WILMINGTON, Del., June 10 (Reuters) - Big business is lobbying Delaware lawmakers for corporate bylaws to shift legal fees to shareholders who sue and lose, which legal experts said could curtail a booming type of investor class actions.
An affiliate of the U.S. Chamber of Commerce urged the Delaware General Assembly on Monday to defeat a bill in the state’s legislature that would bar “loser pays” corporate bylaws.
The bill was drafted in response to a Delaware Supreme Court ruling on May 8 in a case involving ATP Tour Inc, which oversees men’s professional tennis. The court ruling held that such bylaws were valid and could be adopted to discourage litigation.
“The Delaware Supreme Court’s ATP decision gives corporations a way to protect their shareholders against these costs of abusive litigation,” said Lisa Rickard, president of the Institute for Legal Reform, in a letter to lawmakers. “Why would the Legislature so quickly deprive shareholders of the opportunity to obtain that protection?”
In U.S. litigation, both parties usually pay their own legal costs.
The bill was drafted with the backing of the state’s bar association. Bryan Townsend, a Democratic state senator who sponsored the bill, told Reuters it had been pulled from Tuesday’s Senate agenda to consider input from businesses.
Most legislation backed by the bar is adopted and Townsend said he expected his bill would become law.
It must be approved by Delaware’s House and Senate and be signed by Governor Jack Markell.
Markell’s office did not immediately respond to a request for comment.
The majority of U.S. companies with publicly traded stock are chartered in Delaware, which provides revenue that makes up as much as 40 percent of the state’s general budget.
Delaware corporations have access to the state’s courts and Delaware’s corporate law govern relations with shareholders through a company’s corporate bylaws.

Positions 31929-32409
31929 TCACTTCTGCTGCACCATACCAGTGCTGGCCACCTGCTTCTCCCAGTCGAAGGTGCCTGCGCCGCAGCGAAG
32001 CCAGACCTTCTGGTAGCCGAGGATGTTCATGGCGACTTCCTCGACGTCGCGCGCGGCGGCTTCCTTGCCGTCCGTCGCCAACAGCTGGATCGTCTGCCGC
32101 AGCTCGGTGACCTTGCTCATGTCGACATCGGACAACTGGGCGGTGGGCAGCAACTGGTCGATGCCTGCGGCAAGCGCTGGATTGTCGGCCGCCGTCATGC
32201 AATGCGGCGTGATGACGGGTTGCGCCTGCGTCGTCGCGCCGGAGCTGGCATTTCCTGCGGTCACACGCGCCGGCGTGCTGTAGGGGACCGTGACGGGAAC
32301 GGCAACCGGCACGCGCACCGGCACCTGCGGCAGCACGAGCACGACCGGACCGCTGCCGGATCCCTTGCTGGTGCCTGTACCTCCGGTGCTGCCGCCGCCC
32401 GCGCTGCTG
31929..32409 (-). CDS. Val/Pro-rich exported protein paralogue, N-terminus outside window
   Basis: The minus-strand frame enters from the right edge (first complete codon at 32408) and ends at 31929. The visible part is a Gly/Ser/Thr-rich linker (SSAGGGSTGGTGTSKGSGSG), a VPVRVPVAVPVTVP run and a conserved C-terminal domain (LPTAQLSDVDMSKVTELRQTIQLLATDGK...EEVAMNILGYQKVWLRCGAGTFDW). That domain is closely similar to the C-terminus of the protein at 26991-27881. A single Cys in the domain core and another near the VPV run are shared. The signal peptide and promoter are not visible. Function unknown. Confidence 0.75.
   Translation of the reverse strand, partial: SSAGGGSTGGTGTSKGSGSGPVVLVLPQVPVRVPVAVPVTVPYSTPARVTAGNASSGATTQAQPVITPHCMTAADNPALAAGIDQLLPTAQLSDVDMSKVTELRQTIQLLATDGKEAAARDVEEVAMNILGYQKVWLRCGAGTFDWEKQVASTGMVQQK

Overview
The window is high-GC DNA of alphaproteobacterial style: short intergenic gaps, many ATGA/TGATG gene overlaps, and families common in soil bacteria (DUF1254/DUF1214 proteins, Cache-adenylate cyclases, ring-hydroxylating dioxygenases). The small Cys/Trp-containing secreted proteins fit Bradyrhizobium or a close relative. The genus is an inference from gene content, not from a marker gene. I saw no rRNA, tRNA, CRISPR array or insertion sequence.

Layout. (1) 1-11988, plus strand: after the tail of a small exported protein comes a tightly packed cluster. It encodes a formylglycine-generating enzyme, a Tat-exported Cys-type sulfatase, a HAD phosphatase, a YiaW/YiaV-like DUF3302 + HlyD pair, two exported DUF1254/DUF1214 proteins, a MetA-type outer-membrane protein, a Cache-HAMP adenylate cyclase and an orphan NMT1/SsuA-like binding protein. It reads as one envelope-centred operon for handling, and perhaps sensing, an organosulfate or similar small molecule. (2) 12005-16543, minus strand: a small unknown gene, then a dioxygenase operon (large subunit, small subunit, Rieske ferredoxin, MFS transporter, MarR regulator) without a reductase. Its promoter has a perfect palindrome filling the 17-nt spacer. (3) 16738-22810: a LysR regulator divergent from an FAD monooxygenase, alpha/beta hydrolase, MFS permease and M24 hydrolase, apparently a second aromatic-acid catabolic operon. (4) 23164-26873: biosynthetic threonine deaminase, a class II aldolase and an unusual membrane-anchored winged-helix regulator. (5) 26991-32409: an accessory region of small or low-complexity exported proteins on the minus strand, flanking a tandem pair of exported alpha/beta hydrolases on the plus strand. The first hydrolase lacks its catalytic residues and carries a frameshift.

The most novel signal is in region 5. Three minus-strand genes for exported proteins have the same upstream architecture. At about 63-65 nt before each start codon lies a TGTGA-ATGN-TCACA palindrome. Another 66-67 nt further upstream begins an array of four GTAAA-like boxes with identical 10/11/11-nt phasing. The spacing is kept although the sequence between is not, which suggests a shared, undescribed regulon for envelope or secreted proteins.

Few, if any, companies have adopted loser-pays bylaws. Townsend said it was inaccurate for the Chamber of Commerce to call the bill anti-business since it merely reflected current practice.
Still, law firms have been firing off client memos to drum up awareness of the little-noticed ATP case.
ATP, which incorporated in Delaware, had been trying to collect $17.7 million in legal fees from members who unsuccessfully sued its directors over the tour schedule. The federal judge overseeing the case asked the Delaware Supreme Court to weigh in on the validity of ATP’s fee-shifting bylaw.
While ATP is a non-stock organization, legal experts said the ruling would likely apply to stock corporations.
The ATP ruling was welcomed by big business groups that have been pressing for ways to rein in investor class action lawsuits in state courts.
Merger deals set off hundreds of the lawsuits annually, often accusing directors of agreeing to sell their company too cheaply. Nearly all of them settle for nothing but the Institute for Legal Reform, the Chamber affiliate that wrote to Delaware lawmakers, has called the lawsuits “extortion through litigation.” (Reporting by Tom Hals in Wilmington, Delaware; Editing by Tom Brown)